CHRIST AND THE VEDAS – Towards a Spirituality of Inversion

Valson Thampu

Heretical as it might seem, I entertain an evolutionary idea of spirituality. This is because I believe in the teachings of Jesus.

First, a preliminary question that needs to be addressed – was there, or was there not, a progression in spiritual vision from the Old Testament to the New Testament? Why did Jesus say, “You have been told this…, but I say unto you…”? If there were to be no progress in spiritual history, Jesus had no need to supersede the Mosaic law of ‘an eye for an eye, a tooth for a tooth.”

It is customary for human beings to rationalize the spiritual on the analogy of the physical, much like presuming the nature of God on the basis of our own nature. We relish flattery, so we flatter God. We value physical power; we attribute the same, in an inflated form, to God. Human nature is inherently partial; so, we imagine that God is necessarily partial in our favour. And so on. The fact that there are explicit biblical teachings contrary to each of these assumptions does not bother us.

The hallmark of holism is that the part resides in the whole; and the whole, in the part. Secondly, all parts of the whole are of equal worth. That is because the whole is predicated on organic completeness. A body from which even a small part is missing misses the mark of the body.

We misunderstand revelation, if we assume that revelation is a radical break with the past. Not so, to Jesus. Else, he would not have introduced the goal of ‘fulfilment’ as the shaping purpose of revelation. Jesus is a revelation of God’s love for all humankind. Revelation, in the biblical vision, is necessarily creative; and vice versa. When God created, as in the first two chapters of Genesis, He was inaugurating revelation as well. Each step of creation is also a revelation. The last stage of creation – the creation of man – did not invalidate any of the preceding steps of creation. On the contrary, it ‘fulfilled it’ in the given context. Fulfilment, not passivity, is God’s rest. Even in a human sense, there is rest only in fulfilment. Or, unfulfilment generates chronic restlessness; of which Cain – the wanderer on the face of the earth – is the earliest exemplar.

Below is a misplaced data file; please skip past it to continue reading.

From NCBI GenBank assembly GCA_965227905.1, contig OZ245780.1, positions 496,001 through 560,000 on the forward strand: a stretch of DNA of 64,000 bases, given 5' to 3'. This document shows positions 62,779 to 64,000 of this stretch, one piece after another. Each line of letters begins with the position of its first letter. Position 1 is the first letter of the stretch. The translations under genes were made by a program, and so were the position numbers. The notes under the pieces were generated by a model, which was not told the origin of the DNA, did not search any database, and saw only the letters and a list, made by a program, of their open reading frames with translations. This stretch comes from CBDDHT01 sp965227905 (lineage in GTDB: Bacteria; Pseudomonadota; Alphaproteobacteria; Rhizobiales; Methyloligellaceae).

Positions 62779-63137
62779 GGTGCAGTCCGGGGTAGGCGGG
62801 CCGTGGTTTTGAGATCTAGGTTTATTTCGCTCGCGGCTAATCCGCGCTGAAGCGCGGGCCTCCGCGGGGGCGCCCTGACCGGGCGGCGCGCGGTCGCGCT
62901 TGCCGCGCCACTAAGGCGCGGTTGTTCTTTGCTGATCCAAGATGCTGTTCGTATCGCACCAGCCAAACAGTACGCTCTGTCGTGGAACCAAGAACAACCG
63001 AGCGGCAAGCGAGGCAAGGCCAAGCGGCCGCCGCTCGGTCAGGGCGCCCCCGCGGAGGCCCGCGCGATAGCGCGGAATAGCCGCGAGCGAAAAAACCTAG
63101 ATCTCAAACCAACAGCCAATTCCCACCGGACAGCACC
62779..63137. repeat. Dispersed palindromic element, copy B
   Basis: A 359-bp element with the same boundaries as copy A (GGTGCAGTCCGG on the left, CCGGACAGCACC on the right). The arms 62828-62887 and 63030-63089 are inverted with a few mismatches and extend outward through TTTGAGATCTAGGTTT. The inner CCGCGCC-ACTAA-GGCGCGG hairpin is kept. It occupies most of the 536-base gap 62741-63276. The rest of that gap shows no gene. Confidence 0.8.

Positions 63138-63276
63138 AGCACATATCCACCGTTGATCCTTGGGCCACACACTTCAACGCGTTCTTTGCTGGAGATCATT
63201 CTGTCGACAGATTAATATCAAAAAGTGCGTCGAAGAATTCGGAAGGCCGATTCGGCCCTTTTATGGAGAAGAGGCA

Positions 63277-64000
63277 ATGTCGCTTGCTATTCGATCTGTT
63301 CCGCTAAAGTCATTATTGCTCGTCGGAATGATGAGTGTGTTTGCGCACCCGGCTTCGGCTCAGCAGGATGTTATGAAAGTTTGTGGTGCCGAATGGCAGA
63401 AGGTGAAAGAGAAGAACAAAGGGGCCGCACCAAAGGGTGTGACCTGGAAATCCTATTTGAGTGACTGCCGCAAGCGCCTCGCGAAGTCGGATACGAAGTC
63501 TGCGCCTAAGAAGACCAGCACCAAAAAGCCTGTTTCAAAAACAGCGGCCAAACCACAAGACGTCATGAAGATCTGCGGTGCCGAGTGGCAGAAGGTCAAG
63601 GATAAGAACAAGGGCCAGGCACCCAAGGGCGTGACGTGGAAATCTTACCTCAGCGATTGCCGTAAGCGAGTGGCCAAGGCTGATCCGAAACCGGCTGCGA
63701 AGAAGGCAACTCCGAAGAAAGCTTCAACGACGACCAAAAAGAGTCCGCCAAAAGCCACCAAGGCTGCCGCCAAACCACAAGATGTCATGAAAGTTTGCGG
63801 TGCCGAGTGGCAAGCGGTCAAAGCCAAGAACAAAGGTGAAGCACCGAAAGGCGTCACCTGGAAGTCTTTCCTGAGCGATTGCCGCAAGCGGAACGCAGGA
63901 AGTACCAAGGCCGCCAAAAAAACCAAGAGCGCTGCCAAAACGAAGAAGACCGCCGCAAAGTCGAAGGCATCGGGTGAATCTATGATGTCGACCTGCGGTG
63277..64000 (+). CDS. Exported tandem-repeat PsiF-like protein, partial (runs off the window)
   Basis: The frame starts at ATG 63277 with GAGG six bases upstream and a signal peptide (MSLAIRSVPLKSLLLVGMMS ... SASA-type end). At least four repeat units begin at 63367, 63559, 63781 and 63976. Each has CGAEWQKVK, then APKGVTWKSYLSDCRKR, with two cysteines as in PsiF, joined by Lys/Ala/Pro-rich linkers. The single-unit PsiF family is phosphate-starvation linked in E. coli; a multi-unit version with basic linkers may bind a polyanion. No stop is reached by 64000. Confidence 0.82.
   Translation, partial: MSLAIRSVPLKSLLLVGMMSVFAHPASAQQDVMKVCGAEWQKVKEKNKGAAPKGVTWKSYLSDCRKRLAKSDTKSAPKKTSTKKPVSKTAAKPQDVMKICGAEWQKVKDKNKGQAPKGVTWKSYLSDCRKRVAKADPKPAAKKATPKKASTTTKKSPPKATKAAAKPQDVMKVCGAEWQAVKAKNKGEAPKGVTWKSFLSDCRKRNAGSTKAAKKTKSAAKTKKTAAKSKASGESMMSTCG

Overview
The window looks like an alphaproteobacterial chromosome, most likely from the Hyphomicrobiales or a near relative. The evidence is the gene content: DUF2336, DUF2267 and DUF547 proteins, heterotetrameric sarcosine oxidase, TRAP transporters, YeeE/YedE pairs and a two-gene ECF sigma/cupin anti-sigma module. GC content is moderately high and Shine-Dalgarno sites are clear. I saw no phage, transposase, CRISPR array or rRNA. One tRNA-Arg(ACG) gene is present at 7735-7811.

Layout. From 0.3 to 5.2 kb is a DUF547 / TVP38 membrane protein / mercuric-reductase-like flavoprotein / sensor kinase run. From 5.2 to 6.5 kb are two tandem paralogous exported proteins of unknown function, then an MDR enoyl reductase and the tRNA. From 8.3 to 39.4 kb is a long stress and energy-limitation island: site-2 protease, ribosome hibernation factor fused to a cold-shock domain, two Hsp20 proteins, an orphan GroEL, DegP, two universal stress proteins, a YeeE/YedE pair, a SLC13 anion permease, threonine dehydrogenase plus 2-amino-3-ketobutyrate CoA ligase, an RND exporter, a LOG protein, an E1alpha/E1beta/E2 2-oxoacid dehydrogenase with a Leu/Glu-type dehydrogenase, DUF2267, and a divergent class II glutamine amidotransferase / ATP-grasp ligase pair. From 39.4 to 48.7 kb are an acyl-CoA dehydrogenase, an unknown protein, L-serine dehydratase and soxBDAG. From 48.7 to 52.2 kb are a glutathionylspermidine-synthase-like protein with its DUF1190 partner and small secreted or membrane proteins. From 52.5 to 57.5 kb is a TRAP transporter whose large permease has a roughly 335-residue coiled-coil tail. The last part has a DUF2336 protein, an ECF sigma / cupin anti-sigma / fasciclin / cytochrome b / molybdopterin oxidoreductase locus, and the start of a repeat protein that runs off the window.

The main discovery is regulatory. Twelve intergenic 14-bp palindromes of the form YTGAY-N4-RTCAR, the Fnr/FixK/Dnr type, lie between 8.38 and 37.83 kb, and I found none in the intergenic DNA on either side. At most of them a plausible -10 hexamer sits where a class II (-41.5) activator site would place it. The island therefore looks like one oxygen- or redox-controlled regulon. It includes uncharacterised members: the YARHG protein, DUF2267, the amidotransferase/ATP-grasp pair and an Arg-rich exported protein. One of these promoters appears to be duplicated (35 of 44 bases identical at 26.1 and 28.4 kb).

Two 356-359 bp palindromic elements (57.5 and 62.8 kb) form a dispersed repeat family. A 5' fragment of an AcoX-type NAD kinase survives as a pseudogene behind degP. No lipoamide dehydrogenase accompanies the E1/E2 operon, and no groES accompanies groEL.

From a spiritual point of view there can be only one conclusion: all of humankind is one extended family, as Blaise Pascal insisted. If so, all of the spiritual experiences – the combined spiritual heritage of humankind – comprise one, indivisible whole. Spiritually humankind is one. If that weren’t the truth, Jesus would not have effected the paradigm shift from Jews alone as the chosen race to the trans-national community of faith comprising the Kingdom of God.

Whenever I read the account in the Gospel according to St John of Jesus washing the feet of His disciples, I cannot help recalling the Purusha Sukta explaining the etiology of the varnas. Whether the text is authentic or is a later interpolation need not bother us here. The fact is that a rigidly stratified society of caste-based fragmentation came into being, claiming its sanction from this scriptural text. While the origin of the text may be in debate, what is beyond all debate is that the text, even as it stands now, is misunderstood.

The Sukta could be interpreted from either a holistic or a casteist perspective. If by Purusha is meant the Divine, then it has to be interpreted as harmonious with the ideal of ‘unity in diversity’ which is holistic. From the perspective of ‘homogenization’ diversity is an offence. The problem is not so much with the text as with the mind-set from which it is appropriated.